Many times in litigation the parties are faced with the classic choice between a bird in the hand and two in the bush. A recent case demonstrates this problem nicely.
Plaintiff sued defendant for $9,999.99, a penny less than the statutory limit for civil actions in justice court. The parties were driving on a city street when a third vehicle made an ill-advised u-turn, cutting off the defendant and causing her to swerve and strike plaintiff’s car, causing minor damage.
Defendant was able to take down the license-plate number of the offending car as it sped away.
A police officer arrived at the scene and issued the defendant a citation for failure to control the speed of a vehicle to avoid a collision, despite both parties agreeing that the third car caused the accident.
Although a license-plate search was successful, the officer couldn’t issue a citation without identifying the driver. Both parties testified the officer told the defendant that it would’ve been better if she had let the third car hit her. The wisdom of that advice will be examined momentarily.
Prior to trial a mediation hearing was conducted to attempt settlement. The plaintiff submitted a claim to the defendant’s insurance company for the repair of his 1994 Geo Metro, which was valued at $800.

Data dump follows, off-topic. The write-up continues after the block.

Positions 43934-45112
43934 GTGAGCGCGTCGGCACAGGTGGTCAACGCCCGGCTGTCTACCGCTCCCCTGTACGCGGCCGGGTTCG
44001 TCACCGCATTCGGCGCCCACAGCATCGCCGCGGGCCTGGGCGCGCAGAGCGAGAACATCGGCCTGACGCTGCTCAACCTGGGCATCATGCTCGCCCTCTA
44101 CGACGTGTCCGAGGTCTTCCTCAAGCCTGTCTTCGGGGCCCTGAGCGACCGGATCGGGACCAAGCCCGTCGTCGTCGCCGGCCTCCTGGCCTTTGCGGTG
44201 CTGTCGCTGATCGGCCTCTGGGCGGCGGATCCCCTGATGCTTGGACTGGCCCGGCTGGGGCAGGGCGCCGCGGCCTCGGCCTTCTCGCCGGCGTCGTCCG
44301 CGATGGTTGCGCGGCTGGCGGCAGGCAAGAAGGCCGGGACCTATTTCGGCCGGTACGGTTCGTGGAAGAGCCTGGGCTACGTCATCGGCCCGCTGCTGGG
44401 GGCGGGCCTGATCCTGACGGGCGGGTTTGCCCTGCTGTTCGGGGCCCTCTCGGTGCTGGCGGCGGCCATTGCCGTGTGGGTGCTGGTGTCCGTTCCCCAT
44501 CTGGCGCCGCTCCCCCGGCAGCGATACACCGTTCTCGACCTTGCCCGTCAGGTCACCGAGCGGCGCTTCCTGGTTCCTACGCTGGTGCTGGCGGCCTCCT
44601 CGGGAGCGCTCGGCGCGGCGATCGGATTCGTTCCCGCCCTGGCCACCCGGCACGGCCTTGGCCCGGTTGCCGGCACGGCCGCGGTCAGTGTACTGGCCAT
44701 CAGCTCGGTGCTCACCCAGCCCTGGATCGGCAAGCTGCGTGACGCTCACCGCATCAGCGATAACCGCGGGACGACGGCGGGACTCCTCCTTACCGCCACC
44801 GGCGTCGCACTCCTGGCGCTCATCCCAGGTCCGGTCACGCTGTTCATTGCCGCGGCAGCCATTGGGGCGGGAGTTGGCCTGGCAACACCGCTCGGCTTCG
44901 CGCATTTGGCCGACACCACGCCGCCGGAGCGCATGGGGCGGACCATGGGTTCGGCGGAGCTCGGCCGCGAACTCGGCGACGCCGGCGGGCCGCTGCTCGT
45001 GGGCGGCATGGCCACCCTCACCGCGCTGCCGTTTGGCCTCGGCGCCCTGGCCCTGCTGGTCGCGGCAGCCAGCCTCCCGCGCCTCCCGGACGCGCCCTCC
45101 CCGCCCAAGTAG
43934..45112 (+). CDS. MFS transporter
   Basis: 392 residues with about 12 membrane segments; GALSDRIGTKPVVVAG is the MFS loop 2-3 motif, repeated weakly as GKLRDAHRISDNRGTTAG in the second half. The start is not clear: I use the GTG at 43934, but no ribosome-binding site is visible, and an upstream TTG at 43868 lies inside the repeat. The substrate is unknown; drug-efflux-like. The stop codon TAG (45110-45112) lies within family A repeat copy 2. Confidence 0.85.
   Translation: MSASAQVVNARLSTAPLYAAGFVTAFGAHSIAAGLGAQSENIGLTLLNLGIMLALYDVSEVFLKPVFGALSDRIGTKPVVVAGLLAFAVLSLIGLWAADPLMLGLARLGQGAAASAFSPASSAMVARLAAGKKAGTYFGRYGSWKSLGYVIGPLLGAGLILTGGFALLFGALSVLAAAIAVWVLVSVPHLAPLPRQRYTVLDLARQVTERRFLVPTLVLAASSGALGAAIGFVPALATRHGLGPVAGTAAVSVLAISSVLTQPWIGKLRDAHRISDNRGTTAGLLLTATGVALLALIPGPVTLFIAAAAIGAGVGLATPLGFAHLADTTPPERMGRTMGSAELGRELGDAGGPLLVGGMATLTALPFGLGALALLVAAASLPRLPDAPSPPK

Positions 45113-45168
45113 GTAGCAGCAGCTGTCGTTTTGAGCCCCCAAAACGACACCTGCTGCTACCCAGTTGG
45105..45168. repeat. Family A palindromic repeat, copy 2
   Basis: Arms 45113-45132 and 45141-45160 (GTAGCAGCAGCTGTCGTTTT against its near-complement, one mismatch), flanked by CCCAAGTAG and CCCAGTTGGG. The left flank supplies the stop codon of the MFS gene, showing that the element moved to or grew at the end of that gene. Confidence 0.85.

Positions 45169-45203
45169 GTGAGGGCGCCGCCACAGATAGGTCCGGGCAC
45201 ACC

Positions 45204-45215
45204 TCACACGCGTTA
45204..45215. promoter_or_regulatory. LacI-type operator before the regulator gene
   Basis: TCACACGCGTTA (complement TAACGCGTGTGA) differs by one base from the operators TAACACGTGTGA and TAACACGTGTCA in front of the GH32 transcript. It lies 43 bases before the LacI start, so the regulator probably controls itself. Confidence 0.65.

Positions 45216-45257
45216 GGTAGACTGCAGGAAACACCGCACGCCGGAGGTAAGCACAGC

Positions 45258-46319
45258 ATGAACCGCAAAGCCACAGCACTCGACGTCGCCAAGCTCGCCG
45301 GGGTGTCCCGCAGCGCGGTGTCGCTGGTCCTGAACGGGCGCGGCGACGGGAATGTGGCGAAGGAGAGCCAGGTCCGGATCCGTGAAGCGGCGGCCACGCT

The insurer offered $1,500, but the plaintiff steadfastly refused, citing the fact that he had spent over $2,500 in the past year on various other repairs completed prior to the accident.
At trial the plaintiff, to his credit, admitted that he had seen the third vehicle’s bad u-turn, and further admitted that he didn’t think the defendant was at fault. He leaned heavily on the officer’s opinion that the defendant shouldn’t have tried to avoid hitting the other car. He also clung stubbornly to his notion that every dime he ever spent fixing his 17-year-old car should be included in assessing its value.
In auto accident cases, the fact that a party was issued a traffic citation is not necessarily fatal to their cause if a civil lawsuit is subsequently filed. The officer arrived well after the event, and pieced together what happened based on what he saw and what people told him.
A simple weighing of the fault of the two drivers remaining at the scene resulted in the defendant getting a ticket.
State law requires all drivers to use reasonable care for the protection of others, which includes an obligation to avoid colliding with other vehicles. The defendant wasn’t legally or morally obligated to let the third car hit her in order to avoid hitting the plaintiff’s car.
When a split second is all one has to react, neither law nor common sense requires such robotic calculations. A reasonable person in the defendant’s position would try to avoid a car swerving into her lane. Also, the plaintiff admitted that he saw what was happening around him, but gave no hint as to what he did to avoid the collision.
The plaintiff’s failure to prove the defendant’s negligence resulted in judgment for the defendant.
Editor’s note: Mr. Conti is the elected justice of the peace for the Dreamy Draw Justice Court, which serves northeast Phoenix and parts of Paradise Valley.